Our main DM is known for being very tricky and devious. Lots of traps, undead, and cursed items. On this particular day the group was traveling deeper and deeper into a dungeon. The boss of the dungeon was a lich, if I remember correctly. A couple sessions back we had picked up a Potion of Regeneration as well, which fits into this story later.

    But I digress. The lich was disposed of quite easily, and now comes the time to search the area. Inside a tomb we find some very nice looking items. One of these were boots that increased sneaking. In this campaign I am playing a rogue, so these look very nice to me. We dish up the items and I put on my nice new boots.

    DM: "You put on the boots correct?"
    Me: "Uhhh, yes..."
    DM: "You start dancing."
    Me: "Do I stop dancing?"
    DM: inbetween laughter "No!"
    DM: "You have found the Boots of Auto-Irresistible Dance"

    Around this time I needed to start making Fort saves and balance checks to see if I passed out or fell over from dancing. The party argued for a bit, and a decision was made. The easiest way to solve this problem was to cut off my rogue's legs! Long story short, they had to make strength throws to hold me down and cut off my legs. Luckily we had the Potion of Regeneration to regrow my legs.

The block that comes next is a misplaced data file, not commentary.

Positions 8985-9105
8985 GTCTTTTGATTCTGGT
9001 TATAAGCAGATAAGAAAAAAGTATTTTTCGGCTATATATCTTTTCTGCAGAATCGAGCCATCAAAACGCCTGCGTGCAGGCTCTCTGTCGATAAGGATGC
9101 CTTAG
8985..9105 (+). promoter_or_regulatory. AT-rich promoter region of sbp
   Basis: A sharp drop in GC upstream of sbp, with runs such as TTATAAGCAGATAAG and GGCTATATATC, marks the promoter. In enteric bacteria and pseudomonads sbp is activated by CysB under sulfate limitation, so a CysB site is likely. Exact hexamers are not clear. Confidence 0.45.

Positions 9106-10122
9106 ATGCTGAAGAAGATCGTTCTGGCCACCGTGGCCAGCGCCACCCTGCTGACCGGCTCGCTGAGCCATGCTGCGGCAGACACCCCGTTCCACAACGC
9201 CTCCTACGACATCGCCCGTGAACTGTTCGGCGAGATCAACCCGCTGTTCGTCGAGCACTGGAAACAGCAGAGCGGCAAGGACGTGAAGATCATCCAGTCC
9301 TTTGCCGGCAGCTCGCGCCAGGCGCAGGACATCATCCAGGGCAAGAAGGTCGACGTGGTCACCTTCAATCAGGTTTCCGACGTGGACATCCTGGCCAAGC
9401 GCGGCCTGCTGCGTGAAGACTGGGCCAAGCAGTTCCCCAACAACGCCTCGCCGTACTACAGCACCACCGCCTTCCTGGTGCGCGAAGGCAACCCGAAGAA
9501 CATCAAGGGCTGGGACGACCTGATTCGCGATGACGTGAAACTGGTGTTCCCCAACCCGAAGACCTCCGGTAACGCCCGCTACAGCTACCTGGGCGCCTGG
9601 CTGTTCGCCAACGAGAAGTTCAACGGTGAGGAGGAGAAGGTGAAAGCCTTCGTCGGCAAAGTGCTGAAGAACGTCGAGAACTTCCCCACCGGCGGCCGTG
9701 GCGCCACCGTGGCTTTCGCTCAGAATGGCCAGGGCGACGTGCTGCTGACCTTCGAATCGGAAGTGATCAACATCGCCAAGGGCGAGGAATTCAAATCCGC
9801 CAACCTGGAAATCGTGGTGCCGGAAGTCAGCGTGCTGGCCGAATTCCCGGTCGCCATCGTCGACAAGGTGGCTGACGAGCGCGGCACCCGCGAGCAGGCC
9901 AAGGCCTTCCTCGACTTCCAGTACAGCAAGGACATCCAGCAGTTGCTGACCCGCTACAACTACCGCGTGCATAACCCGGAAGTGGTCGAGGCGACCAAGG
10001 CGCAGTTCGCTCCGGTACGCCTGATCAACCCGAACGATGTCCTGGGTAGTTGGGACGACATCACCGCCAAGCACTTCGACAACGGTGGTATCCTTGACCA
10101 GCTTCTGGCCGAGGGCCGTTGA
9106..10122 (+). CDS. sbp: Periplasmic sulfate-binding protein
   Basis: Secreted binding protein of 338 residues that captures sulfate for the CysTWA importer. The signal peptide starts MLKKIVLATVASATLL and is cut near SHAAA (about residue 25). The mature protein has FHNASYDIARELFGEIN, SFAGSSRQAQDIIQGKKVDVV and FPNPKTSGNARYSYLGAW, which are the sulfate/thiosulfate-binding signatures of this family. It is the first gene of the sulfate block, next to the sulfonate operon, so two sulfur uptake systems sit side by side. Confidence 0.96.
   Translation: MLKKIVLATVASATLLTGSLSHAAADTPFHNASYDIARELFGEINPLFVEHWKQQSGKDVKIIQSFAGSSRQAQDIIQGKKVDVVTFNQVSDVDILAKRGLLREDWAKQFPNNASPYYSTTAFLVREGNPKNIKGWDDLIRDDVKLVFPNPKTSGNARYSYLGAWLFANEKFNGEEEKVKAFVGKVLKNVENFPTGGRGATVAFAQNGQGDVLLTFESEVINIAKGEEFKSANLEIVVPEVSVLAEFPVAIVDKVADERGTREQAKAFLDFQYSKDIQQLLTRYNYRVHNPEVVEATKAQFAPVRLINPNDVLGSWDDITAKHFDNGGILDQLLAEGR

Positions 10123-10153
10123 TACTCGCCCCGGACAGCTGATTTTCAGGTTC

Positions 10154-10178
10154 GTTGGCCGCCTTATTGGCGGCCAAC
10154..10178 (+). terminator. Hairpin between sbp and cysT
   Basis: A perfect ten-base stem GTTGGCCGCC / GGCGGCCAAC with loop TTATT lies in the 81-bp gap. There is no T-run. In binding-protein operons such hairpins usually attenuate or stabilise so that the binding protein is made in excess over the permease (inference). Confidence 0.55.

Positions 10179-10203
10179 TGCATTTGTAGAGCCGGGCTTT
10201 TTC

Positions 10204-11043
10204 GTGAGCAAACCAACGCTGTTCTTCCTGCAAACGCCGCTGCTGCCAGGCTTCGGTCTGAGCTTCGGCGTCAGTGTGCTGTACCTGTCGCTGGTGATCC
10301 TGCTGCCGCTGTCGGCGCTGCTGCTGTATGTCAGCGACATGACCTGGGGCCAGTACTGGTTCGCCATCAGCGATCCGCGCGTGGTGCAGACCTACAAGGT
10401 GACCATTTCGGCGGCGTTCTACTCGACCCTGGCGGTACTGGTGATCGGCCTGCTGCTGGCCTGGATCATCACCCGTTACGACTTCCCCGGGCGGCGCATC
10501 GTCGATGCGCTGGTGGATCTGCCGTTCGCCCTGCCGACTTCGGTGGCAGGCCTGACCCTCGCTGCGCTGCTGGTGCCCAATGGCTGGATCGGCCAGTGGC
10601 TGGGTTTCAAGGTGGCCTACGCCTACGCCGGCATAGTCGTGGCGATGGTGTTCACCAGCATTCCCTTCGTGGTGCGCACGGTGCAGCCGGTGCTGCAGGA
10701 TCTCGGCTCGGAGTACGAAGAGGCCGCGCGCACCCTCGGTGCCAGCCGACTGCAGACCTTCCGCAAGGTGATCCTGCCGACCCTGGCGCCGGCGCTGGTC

Those boots are still dancing somewhere inside that dungeon.

    PSN: the-K-flash
  • WildcatWildcat Registered User regular
    edited August 2008
    With your character's skeletal feet inside them!

  • DortmunderDortmunder Registered User regular
    edited August 2008
    DVG wrote: »
    Awesome Character,not player

    ...

    So 15 non-core 0-level spells, for 45 additional guard dogs, bringing the grand total so far up to 126.

    ...

    Non Combat 1st Round: Equip Tower Shield for Total Cover. Activate Least Mark of Handling.
    Combat 1st Round: Tell Guard Dogs to eat opponent.
    Remainder of Combat: Hilarity ensues.

    Oh man. You can't make me laugh out loud like that at work :lol: